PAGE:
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Roughly a month after Google announced it would be completely shutting down the Google PageRank Toolbar, the service finally went dark over the weekend.

Now, those who have the PageRank toolbar installed will not be able to see the 1-to-10 rankings of sites they visit, making the toolbar officially useless. The move also cuts data from any third-party toolbar that tries to retrieve a PageRank score.

Of course, if you’ve been using the PageRank toolbar recently, you have been working from outdated data. Google hasn’t updated the public PageRank scores in years, so it makes sense to finally shut it down for good.

It must be noted that PageRank isn’t completely gone. It just isn’t available to the public anymore. Google will keep using the PageRank algorithm internally to help evaluate websites.

For more about the legacy of PageRank and the PageRank toolbar, I recommend reading Danny Sullivan’s RIP Google PageRank score: A retrospective on how it ruined the web.

Source: Robert Scoble / Flickr

Source: Robert Scoble / Flickr

Despite once being the gold standard for assessing a site’s authority and optimization, Google announced this week it will be shutting down PageRank and all toolbars featuring the tool will no longer show a PageRank score.

The algorithm-based tool would assess web pages and rank them on a scale of one to ten based on numerous signals that Google uses to evaluate pages. It was an easy-to-understand way to quickly “score” a website and know if optimization, link building, or other marketing efforts were having a positive effect. However, the tool has not been updated in years.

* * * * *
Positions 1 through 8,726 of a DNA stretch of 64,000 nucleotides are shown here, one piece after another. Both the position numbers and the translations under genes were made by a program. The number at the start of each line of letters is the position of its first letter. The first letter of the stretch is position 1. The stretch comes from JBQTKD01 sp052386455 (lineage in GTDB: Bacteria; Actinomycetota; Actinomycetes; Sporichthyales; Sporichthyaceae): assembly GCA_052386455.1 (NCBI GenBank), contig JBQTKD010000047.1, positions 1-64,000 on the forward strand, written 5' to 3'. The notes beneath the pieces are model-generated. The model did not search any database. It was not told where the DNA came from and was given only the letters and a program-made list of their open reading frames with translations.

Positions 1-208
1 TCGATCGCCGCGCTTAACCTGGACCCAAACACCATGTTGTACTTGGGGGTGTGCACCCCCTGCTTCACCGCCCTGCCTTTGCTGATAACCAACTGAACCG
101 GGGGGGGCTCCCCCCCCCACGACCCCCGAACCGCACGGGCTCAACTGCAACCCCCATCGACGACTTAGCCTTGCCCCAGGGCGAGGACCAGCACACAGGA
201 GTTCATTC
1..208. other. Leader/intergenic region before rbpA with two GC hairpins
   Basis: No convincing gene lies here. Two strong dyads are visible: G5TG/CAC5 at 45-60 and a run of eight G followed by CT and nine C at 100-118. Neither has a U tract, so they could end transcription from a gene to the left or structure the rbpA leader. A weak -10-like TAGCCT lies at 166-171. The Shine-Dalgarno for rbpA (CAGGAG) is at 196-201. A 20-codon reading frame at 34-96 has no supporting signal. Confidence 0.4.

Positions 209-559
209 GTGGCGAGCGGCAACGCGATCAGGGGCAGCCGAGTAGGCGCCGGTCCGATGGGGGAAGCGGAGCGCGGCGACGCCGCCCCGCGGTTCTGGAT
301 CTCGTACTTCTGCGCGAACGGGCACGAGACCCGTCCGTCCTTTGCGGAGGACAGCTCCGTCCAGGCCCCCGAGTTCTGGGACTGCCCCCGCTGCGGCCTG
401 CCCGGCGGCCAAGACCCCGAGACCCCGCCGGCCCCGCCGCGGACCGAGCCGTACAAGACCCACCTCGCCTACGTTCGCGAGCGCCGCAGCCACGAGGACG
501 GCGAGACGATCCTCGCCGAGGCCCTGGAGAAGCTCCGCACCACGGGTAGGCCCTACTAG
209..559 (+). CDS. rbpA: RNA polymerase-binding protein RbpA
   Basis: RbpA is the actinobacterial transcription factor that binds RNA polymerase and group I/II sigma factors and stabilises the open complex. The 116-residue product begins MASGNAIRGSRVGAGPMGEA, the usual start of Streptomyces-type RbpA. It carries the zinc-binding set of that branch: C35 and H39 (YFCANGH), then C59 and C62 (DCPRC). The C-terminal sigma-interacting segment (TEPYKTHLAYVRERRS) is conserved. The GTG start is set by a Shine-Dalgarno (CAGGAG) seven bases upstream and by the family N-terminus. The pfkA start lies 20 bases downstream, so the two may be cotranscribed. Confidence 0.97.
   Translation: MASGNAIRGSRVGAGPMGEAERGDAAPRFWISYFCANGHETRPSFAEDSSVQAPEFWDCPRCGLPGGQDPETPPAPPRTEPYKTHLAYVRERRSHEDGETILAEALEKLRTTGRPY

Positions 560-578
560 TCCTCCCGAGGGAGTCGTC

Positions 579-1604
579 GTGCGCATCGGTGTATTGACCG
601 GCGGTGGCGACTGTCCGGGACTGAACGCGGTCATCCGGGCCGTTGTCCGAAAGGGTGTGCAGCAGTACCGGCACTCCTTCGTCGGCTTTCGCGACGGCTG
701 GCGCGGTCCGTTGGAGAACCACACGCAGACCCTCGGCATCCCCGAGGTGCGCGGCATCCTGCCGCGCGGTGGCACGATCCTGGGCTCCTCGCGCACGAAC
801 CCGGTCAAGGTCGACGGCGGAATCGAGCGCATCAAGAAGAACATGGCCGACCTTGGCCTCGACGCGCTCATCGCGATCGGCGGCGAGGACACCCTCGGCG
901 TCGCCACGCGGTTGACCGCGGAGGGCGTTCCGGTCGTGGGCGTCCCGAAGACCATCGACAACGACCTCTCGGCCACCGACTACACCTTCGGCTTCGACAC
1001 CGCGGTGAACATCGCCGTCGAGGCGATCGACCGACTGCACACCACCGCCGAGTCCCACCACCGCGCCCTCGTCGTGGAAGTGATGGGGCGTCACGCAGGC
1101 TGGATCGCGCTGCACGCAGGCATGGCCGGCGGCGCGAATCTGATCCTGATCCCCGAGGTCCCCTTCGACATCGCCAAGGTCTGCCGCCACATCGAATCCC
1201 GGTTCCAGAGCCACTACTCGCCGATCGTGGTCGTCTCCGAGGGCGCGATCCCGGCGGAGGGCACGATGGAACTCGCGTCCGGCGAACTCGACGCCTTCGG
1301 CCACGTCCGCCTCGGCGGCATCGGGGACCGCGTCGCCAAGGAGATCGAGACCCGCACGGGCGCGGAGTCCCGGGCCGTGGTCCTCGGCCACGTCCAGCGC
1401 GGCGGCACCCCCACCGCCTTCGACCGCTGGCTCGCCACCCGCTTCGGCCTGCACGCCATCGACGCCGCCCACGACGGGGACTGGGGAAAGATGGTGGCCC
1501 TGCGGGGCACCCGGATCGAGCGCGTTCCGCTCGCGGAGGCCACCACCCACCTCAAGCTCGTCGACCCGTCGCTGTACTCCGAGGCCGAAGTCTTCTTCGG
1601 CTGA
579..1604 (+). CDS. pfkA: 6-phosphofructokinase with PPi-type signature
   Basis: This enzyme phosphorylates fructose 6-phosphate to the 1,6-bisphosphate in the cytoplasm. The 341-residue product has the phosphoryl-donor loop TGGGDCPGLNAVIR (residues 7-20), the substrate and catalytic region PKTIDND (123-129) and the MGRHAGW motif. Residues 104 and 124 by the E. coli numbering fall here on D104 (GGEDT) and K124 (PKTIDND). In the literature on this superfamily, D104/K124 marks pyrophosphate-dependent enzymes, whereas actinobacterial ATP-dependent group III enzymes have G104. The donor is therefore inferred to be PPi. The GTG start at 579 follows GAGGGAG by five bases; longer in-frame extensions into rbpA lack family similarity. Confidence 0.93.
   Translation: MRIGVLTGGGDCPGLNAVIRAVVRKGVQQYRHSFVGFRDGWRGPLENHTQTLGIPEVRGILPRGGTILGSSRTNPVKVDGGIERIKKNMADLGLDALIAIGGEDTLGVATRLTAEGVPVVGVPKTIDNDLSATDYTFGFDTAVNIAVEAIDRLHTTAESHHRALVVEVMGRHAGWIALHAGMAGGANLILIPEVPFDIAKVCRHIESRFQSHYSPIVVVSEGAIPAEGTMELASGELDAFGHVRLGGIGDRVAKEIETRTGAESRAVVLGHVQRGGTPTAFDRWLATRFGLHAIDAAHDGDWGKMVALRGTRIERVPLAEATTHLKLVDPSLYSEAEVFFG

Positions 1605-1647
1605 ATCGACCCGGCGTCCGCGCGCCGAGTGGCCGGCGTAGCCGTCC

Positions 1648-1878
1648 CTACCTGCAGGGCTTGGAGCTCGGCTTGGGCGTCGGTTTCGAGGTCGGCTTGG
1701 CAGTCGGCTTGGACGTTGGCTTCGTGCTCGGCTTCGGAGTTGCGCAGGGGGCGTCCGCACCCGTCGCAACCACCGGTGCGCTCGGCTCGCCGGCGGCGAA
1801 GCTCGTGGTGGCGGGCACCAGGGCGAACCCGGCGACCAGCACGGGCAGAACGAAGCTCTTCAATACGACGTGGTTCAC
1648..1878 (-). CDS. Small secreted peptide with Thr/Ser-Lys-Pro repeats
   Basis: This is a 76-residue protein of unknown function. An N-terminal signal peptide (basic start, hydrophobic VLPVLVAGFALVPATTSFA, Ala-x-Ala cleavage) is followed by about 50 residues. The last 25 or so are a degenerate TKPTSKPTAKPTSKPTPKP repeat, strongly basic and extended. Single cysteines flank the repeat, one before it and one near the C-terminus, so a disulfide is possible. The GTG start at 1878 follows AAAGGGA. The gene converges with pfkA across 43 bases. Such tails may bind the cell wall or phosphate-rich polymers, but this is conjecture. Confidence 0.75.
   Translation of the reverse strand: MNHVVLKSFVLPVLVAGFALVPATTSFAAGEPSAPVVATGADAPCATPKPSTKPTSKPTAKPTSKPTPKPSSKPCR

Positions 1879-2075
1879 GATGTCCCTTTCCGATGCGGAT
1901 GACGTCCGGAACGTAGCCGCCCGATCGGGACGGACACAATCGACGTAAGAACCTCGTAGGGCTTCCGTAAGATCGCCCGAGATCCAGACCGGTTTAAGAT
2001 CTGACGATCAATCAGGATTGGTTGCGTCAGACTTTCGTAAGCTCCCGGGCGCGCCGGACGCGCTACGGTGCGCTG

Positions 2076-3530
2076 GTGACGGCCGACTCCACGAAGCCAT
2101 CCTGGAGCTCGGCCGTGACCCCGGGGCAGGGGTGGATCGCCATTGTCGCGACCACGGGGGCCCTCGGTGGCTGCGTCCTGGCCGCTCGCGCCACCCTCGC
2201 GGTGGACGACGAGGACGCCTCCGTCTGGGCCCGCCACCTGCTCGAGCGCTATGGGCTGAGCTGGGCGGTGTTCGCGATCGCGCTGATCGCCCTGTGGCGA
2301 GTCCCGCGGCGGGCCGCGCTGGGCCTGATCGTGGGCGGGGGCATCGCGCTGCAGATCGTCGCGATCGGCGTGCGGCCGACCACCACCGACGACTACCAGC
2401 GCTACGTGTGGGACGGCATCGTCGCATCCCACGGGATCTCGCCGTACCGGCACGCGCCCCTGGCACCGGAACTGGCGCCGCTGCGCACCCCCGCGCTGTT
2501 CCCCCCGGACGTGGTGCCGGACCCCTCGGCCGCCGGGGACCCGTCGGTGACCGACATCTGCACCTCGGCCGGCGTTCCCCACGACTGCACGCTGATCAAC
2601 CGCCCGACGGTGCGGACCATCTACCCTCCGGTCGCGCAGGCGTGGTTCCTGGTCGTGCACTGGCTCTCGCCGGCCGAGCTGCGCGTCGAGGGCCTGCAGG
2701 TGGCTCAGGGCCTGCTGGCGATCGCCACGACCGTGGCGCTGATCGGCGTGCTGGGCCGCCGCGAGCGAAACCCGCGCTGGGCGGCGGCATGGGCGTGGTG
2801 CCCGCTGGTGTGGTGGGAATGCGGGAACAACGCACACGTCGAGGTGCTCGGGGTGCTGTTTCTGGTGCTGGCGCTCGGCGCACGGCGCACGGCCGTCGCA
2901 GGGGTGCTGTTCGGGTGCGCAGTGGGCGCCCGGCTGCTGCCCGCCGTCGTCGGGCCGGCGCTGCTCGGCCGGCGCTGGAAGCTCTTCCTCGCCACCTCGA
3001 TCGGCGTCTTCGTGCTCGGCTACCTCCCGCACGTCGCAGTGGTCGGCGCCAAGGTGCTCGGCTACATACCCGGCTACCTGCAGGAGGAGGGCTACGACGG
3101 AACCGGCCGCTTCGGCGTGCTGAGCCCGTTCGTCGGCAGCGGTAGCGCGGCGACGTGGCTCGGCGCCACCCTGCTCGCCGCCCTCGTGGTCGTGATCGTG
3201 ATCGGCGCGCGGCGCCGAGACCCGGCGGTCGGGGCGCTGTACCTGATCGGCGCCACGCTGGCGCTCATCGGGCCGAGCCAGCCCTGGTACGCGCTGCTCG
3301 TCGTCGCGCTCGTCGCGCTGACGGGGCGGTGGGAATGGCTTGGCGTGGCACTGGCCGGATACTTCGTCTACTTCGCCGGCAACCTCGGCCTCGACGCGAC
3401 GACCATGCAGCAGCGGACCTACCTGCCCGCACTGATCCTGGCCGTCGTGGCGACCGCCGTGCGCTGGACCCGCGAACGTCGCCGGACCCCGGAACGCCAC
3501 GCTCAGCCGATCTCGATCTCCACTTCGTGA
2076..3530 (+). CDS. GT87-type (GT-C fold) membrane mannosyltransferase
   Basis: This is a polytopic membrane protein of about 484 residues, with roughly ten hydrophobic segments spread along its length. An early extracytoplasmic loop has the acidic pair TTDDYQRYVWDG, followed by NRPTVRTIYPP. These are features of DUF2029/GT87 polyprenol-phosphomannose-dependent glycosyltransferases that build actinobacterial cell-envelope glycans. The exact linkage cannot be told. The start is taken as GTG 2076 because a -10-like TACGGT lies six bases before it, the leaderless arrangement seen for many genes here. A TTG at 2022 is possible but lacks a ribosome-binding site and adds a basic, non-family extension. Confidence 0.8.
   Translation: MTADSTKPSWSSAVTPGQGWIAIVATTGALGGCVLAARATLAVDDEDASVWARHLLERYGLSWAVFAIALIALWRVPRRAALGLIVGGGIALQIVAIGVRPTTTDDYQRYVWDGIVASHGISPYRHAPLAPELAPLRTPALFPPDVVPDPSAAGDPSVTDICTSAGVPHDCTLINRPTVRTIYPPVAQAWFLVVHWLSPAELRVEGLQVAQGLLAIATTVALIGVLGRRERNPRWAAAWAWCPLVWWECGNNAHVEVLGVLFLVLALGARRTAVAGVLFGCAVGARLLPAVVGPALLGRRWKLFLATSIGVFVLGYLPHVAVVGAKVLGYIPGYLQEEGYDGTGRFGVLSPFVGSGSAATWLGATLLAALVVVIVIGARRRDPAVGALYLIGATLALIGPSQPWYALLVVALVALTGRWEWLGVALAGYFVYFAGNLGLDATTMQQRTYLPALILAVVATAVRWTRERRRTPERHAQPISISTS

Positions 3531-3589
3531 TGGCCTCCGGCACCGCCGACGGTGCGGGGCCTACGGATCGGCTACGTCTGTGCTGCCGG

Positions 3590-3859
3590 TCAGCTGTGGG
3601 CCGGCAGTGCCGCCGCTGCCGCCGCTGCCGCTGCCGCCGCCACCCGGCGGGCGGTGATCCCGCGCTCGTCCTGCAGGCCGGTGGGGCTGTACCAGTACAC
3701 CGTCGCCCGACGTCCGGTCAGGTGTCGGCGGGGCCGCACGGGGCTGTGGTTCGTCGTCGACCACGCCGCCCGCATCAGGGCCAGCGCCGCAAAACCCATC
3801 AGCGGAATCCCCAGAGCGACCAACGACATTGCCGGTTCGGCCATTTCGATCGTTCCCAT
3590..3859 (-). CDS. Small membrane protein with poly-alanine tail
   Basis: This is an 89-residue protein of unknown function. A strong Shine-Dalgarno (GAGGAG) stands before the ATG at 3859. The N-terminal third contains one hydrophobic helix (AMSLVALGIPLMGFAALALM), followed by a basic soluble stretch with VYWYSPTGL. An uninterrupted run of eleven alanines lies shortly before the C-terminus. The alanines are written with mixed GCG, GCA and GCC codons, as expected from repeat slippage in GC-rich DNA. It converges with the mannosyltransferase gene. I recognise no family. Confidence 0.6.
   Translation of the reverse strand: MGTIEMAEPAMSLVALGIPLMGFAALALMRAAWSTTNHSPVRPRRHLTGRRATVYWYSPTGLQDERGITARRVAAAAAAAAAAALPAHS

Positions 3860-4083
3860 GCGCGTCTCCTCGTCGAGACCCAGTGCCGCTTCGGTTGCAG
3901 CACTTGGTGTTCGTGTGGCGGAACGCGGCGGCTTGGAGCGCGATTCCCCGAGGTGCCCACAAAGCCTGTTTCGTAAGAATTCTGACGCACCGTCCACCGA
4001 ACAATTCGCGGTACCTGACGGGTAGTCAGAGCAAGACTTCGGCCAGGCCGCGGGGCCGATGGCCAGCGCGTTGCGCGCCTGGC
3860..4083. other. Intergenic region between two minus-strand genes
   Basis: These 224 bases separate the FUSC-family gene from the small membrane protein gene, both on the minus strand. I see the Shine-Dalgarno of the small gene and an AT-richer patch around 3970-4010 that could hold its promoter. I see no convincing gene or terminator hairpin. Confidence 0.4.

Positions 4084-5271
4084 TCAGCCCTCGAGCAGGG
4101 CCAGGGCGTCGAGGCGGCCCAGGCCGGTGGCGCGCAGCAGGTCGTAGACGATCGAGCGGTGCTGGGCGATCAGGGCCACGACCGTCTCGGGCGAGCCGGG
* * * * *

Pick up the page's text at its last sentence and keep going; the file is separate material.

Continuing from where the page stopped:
Many webmasters have been holding onto hope that PageRank would get an algorithm update, but the company has been slowly moving away from it for some time. PageRank scores were never displayed inside Google Chrome, and the scored were dropped from Google Search Console in 2009. The Google Open Directory website, which showed PageRank metrics, was also shut down in 2010.

The last bastion of the PageRank score was the IE Google toolbar, which continued to show scores up until now.

Google has confirmed it will not be updating the tool for the public, but it will continue to be used by Google internally.

The move signals a big shift away from Google’s old way of doing things, but in practical terms it will change very little. Since PageRank hadn’t been updated since 2013, SEOs and webmasters have learned to rely on other tools and methods of assessing their marketing efforts.